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Smarter Libraries Through Technology: Toward Greater Transparency in the Library Tech Industry

Smart Libraries Newsletter [February 2019]

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Libraries benefit from access to the most information possible as they make technology decisions, especially regarding their needs to replace or retain strategic products such as integrated library systems, library services platforms, discovery services, or other major automation components. These products represent major investments by organizations with limited budgets and that depend on technology for much of their work and in the provision of their services to their communities.

In many ways, libraries have access to substantial data regarding vendors and products. There are industry reports and publicly available registries that provide many different types of information. But other potential information remains cloaked in secrecy, hidden behind non-disclosure clauses in contracts. While libraries should appreciate that they have access to more data than might be expected in other industries, they can also benefit by working toward even more transparency.

Library vendors provide substantially more information than legally required. Most library vendors are privately held companies with no substantive requirements to report the details of their business. Private companies generally do not reveal specific revenue earnings or product sales statistics. Private companies tend to share financial and operational details with their current or potential investors, but not with their customers or the general public. Yet, those working with libraries have generally been much more willing to share information and take a more collegial stance. Doing business with libraries or other non-profit organization requires a more collaborative approach than might be the case in business-to-business commercial spheres.

Non-profit organizations are required to reveal detailed financial statements. In the United States, non-profit organizations are required to file a 990 form with the Internal Revenue Service and make them publicly available. Non-profits in the library technology industry include OCLC, Lyrasis, and Equinox Open Software Initiative. Publicly-traded companies also have reporting requirements. The only public company in our industry is Agent Information Software (AIS), the parent company of Auto-Graphics. Private companies have no such requirement. All the remaining companies are privately owned. Those owned by their founders include Follett Corporation, EBSCO Information Services, The Library Corporation, Biblionix, Soutron Global, and ByWater Solutions. Those owned by investment firms include SirsiDynix, Innovative Interfaces, bibliotheca, Civica, and Infor. ProQuest has a more complex ownership structure including founders and investors.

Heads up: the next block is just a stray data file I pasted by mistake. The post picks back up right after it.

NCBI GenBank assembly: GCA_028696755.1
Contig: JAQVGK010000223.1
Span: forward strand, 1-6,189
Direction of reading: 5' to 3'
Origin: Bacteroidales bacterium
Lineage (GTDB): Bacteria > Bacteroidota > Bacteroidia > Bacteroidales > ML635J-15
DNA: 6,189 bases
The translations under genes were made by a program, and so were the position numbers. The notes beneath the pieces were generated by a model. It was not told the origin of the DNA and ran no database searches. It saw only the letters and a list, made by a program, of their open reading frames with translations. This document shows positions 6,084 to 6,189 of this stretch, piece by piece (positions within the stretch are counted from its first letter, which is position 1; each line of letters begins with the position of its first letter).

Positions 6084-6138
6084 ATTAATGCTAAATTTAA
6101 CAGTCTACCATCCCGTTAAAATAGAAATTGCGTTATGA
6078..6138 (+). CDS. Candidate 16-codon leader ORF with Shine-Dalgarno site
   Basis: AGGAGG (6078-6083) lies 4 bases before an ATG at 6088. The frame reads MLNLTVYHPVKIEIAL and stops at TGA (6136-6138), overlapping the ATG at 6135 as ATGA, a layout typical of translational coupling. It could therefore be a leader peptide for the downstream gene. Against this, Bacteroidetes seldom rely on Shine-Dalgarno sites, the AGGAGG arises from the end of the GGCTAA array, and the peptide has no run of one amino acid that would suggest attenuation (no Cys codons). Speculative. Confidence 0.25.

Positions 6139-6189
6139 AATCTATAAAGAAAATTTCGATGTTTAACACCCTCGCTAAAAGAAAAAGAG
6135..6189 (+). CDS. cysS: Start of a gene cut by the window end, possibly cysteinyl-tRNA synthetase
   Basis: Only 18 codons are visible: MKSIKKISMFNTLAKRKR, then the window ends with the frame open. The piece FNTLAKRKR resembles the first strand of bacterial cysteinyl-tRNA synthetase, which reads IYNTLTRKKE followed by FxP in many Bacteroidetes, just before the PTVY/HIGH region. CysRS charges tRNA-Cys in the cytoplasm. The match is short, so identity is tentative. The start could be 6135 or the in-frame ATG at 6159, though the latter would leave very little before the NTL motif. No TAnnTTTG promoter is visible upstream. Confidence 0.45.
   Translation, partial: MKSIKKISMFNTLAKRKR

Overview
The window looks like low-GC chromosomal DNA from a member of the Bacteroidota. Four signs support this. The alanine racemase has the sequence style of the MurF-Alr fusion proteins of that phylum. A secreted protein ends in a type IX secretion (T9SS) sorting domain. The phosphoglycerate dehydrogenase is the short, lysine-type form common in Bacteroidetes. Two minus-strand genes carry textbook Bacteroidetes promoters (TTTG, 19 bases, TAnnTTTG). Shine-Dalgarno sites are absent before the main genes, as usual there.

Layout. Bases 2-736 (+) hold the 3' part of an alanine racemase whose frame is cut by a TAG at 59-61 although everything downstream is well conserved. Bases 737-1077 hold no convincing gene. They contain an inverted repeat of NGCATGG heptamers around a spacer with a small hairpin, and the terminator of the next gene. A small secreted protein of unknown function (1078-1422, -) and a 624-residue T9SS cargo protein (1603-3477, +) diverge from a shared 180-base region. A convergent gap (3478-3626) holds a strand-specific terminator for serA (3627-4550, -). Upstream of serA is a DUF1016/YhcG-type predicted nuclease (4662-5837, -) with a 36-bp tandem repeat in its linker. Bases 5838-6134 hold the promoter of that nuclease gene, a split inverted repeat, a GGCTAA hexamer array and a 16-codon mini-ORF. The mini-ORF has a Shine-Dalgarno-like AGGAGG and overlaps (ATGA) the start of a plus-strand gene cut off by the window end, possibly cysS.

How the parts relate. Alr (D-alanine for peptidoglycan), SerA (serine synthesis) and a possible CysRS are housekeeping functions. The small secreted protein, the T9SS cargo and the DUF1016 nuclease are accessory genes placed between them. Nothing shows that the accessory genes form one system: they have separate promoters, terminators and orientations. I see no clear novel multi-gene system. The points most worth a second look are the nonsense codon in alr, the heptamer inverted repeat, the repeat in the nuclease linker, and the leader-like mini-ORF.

Despite the absence of legal requirements, most of the major companies in the library technology industry provide detailed information regarding their sales performance. The annual “Library Systems Report” that I have authored since 2002 (published by American Libraries since 2014 and by Library Journal from 2002-2013) is based on data provided by each of the companies regarding new customers contracting for their products and services and cumulative customer counts. Almost all the companies in the industry provide these statistics and most will also provide lists of the libraries acquiring their products in that year. These statistics reveal important industry trends such as which vendors are gaining or losing ground and the rates of adoption or defection for specific products. I appreciate the willingness of all the companies to provide these statistics for each annual report.

In addition to the quantitative data that forms the basis of the “Library Systems Report,” the annual International Library Automation Perceptions survey and report I conduct through Library Technology Guides (https://librarytechnology .org/perceptions/) provides some qualitative information regarding how well these products function in libraries and the levels of support provided. This annual report produced since 2007 is based on a survey offered to libraries that in recent years has received around 4,000 responses. The report provides tables and visualizations that summarize the satisfaction levels that libraries have with their installed products and reveal trends across the multiple annual editions of the survey.